The multimicroprocessor structure (FIG. 2) consists of N-number of microprocessor units 16 with their instruction inputs 8 connected to a shared "instruction" bus 17 and their data exchange input/outputs 5 connected to a switching unit 18, a shared ROM-type memory 20, a shared RAM-type memory 21 and shared input/output devices 22 being connected through their respective data lines 19 to the instruction bus 17. The address lines 11 of the first microprocessor unit 16 which appears also as a control unit, are connected both to the shared memories 20, 21, the shared input/output devices 22 and HALT inputs 14 of the other microprocessor units 16 through logic circuit 23, which serves to switch off the microprocessor units 16, as well as to the switching unit 18, which is constructed as a register data exchange circuit. The internal connections of the address lines in the microprocessor units 16 and the connections between the first microprocessor unit address lines and the shared devices (20, 21, 22) are selected such that all the microprocessors possess one and the same allocation of their address fields, said fields containing the following addresses: addresses for RAM 2 and input/output devices 3 and 6 in the microprocessor unit, addresses for switching off each of the microprocessors through the logic circuit 23 as well as an address for switching off all the microprocessor units except the first one, an address for selection of the register data exchange circuit 18, addresses which represent exchange codes for the switching unit 18, addresses for storage of interruption addresses, and other addresses. The logic circuit 23 can be constructed from flip-flops of the "T" type, each of the outputs for the inputs 14 for switching off a microprocessor unit 16 being provided with one flip-flop. A signal to one of the flip-flops is sent in the case where a definite address is present on the address lines 11 of the first microprocessor unit 16. Also, a definite address enables the switching unit 18. In such a case, some of the direct addressable addresses can be over-lapped by the exchange addresses in the switching unit 18.
The register circuit 18 for parallel data exchange (FIG. 3) consists of N-number of registers 25 and a combination logic circuit 26 by which the /log2 (N+1)/ number of control inputs 27 are, i.e. the smallest natural number not less than log2 (N+1), connected through the y1, y2, . . . , yN-1 outputs of the combination logic circuit 26 to the inputs and outputs, respectively, of the registers 25, wherein the first output y1 of circuit 26 is connected to an enable circuit 28 for connection between the output of the first register 25 and the input of the second register 25, the second output y2 is connected to an enable circuit 29 for connection between the third register output and the second register input, etc., the N-3th output line yN-3 is connected with an enable circuit 30 for connection between the output of the first register 25 and the next to the last register 25 input, the output yN-2 is connected with an enable circuit 31 for connection between the Nth register output and the (N-1)th register input, and the output yN-1 is connected with an enable circuit 32 for connection between the first register output and the last register input, all the registers 25 being provided with an input/output 33 for connection to a microprocessor unit 16 through its input 5, the first register 25 possessing also an additional input/output 34.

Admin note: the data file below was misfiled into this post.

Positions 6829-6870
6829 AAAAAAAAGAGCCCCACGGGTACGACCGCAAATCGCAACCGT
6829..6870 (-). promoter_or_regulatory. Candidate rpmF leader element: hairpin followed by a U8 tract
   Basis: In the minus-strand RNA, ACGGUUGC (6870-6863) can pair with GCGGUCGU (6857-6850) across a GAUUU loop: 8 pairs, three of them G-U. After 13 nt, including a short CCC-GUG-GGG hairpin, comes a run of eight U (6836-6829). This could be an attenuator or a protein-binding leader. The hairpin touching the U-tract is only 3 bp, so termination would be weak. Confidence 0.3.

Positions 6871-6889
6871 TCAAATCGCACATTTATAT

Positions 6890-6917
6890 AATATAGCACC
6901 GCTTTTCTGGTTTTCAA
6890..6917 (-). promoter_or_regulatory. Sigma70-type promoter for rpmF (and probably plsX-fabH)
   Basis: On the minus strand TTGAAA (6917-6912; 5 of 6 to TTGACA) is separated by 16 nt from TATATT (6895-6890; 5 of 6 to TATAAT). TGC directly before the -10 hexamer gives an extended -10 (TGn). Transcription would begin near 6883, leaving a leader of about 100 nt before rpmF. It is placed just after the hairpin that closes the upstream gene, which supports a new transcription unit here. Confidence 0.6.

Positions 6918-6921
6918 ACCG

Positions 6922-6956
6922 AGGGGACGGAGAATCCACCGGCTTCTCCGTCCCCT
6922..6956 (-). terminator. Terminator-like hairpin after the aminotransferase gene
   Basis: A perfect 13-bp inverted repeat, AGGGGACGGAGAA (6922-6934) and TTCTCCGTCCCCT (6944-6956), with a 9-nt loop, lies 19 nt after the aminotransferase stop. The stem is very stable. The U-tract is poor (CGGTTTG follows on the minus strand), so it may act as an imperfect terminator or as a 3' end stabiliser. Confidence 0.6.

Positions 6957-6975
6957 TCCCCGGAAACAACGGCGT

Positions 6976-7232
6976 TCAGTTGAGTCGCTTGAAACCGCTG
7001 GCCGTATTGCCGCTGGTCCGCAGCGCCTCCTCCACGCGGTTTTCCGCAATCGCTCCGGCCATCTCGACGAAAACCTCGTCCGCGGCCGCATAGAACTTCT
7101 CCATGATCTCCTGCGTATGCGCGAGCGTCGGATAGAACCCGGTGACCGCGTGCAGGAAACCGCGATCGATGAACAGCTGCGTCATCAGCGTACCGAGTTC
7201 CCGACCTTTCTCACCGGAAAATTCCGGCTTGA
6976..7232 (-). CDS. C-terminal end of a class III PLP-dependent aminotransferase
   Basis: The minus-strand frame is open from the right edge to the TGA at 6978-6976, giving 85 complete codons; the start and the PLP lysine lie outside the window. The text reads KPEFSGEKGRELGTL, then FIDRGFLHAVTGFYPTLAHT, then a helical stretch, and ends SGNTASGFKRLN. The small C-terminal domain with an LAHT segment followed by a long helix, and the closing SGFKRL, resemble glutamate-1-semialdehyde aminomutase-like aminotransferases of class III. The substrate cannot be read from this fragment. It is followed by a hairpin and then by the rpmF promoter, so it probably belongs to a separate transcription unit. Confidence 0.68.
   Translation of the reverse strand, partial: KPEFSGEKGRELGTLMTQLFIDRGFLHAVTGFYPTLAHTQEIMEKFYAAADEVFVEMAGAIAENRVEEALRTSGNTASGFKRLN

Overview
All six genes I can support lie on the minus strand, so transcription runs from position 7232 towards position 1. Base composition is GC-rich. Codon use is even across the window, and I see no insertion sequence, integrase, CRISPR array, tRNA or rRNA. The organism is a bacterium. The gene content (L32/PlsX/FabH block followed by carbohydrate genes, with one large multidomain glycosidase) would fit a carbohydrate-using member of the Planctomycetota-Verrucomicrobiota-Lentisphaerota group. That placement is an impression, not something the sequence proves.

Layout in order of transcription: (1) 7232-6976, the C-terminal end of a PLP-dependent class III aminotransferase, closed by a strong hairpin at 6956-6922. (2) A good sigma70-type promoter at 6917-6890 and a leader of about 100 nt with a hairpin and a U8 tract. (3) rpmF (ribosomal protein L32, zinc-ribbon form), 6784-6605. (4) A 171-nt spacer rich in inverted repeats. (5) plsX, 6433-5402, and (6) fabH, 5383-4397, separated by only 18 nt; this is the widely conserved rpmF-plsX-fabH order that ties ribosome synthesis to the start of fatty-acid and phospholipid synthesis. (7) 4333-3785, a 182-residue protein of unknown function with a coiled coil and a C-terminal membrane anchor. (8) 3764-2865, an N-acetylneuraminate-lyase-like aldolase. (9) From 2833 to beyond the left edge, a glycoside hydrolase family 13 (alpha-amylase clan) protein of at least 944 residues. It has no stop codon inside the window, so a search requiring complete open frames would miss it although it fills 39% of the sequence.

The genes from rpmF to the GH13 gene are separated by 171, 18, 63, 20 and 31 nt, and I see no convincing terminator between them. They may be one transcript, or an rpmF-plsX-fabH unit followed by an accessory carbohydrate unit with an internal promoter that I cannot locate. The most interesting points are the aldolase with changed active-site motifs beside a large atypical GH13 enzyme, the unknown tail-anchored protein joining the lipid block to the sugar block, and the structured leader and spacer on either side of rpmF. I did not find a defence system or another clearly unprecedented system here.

Hierarchically structured multimicroprocessor system (FIG. 4) includes several SIMD multimicroprocessor structures 35 connected therebetween by several register data exchange circuits 18, where the additional input/outputs 34 of the first registers 25 in a definite number of systems 35 are connected to first level exchange register circuits 36, whose control inputs 27 are connected to the address lines 11 of the first microprocessor units 16 in the first system of the group 35, the additional input/output 34 of the first registers 25 in the first level exchange register circuits 36 are groupwise connected to the second level exchange register circuits, whose control inputs are connected to the address lines of that microprocessor unit 16 whose address lines are connected to the first register circuit for first level data exchange 36, etc., wherein, on the last hierarchic level of connection between microprocessor units 16, there is a single register data exchange circuit 37, whose control inputs are connected to the address lines of the first microprocessor unit 16 in the first SIMD system. In this case, the address field of the first microprocessor unit 16 should contain also addresses for control of the exchange taking place in the exchange circuits on each level starting from zero and reaching to the last level, while the other control units 16 should contain a lower number of such addresses.